Canada likes to think of itself as being on the forefront of social issues. It was the country that pioneered multiculturalism as a policy in the 1970s, the late Lester B. Pearson was a formidable figure in the develop of the U.N., and Canada passed a same-sex marriage law with the enactment of the Civil Marriage Act on 20 July 2005. This made Canada only the fourth country in the world to pass such legislation. But, what about national legislation to promote and protect the rights of people with disabilities? National advocates such as attorney, David Lepofsky have been promoting such legislation for many years now.
A recent article in The Toronto Star article expressed the following about the national consultations:
“Qualtrough expects public consultations, the country’s first national conversation about accessibility, will provide valuable input for Ottawa’s legislation and other federal programs such as the Canada Pension Plan Disability Benefit, the Disability Tax Credit and the Registered Disability Savings Plan. “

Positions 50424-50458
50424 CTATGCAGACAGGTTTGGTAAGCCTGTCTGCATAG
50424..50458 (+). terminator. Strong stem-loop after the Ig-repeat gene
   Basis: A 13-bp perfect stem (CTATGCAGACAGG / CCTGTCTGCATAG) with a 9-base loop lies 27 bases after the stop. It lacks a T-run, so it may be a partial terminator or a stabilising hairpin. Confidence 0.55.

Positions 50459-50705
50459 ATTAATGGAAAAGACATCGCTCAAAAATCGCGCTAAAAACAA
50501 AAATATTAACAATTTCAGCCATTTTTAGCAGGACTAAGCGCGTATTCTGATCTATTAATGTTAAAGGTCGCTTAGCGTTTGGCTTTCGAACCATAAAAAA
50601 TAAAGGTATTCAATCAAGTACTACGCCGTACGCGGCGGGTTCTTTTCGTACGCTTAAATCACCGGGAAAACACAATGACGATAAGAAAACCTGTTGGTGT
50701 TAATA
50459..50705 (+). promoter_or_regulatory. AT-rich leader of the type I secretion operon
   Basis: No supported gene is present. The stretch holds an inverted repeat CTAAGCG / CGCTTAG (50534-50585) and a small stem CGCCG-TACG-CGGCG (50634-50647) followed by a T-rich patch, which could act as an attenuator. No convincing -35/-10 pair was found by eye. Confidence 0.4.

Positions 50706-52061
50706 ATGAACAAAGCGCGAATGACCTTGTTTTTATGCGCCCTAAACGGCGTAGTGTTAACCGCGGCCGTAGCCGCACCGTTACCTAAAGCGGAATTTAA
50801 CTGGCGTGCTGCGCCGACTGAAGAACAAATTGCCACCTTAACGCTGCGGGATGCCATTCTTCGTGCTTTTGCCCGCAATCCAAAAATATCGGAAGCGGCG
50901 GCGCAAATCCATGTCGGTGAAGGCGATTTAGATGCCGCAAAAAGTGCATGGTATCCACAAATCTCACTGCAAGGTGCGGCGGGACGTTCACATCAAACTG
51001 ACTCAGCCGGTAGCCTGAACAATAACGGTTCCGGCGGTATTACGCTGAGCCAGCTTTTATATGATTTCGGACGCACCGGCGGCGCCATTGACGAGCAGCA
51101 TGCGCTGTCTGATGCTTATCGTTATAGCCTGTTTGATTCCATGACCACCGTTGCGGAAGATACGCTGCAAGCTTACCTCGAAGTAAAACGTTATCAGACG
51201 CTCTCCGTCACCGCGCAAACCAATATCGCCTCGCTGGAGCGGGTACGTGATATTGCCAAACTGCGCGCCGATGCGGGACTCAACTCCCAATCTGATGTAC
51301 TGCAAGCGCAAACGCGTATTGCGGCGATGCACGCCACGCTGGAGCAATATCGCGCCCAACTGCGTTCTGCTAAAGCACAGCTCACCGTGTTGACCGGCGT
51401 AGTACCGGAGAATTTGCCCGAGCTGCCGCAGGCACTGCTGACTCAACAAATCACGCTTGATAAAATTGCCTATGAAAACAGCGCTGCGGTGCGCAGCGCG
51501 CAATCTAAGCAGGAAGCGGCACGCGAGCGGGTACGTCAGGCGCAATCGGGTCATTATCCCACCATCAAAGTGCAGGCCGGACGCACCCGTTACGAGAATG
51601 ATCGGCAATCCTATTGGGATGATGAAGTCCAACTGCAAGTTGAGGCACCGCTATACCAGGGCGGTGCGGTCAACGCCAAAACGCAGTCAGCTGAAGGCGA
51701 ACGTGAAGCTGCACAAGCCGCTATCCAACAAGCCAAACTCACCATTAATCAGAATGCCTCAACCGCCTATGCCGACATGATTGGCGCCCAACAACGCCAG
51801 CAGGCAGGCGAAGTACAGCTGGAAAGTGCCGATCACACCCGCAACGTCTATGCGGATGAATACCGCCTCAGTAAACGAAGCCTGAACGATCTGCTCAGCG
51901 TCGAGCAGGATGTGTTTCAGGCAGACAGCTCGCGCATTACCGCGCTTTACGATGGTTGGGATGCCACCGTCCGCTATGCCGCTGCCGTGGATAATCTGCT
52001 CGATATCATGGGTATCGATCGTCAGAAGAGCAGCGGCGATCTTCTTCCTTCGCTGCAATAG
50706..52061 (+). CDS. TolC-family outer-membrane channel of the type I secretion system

Accessibility, Inclusion, and Equality
Accessibility, inclusion, and equality are contingent upon the conscience creation of a society which aims to be fully aware of its obligation to all citizens irrespective of abilities, gender, race, cultural background, or spiritual devotion. The social construct of disability provides the foundation for a discourse on the necessity to design a world which is inclusive of everyone. It does not ignore the presence of physical, emotional, neurological or other differences, but rather reframes them in such a way as to re-educate people on how to envision a world without barriers.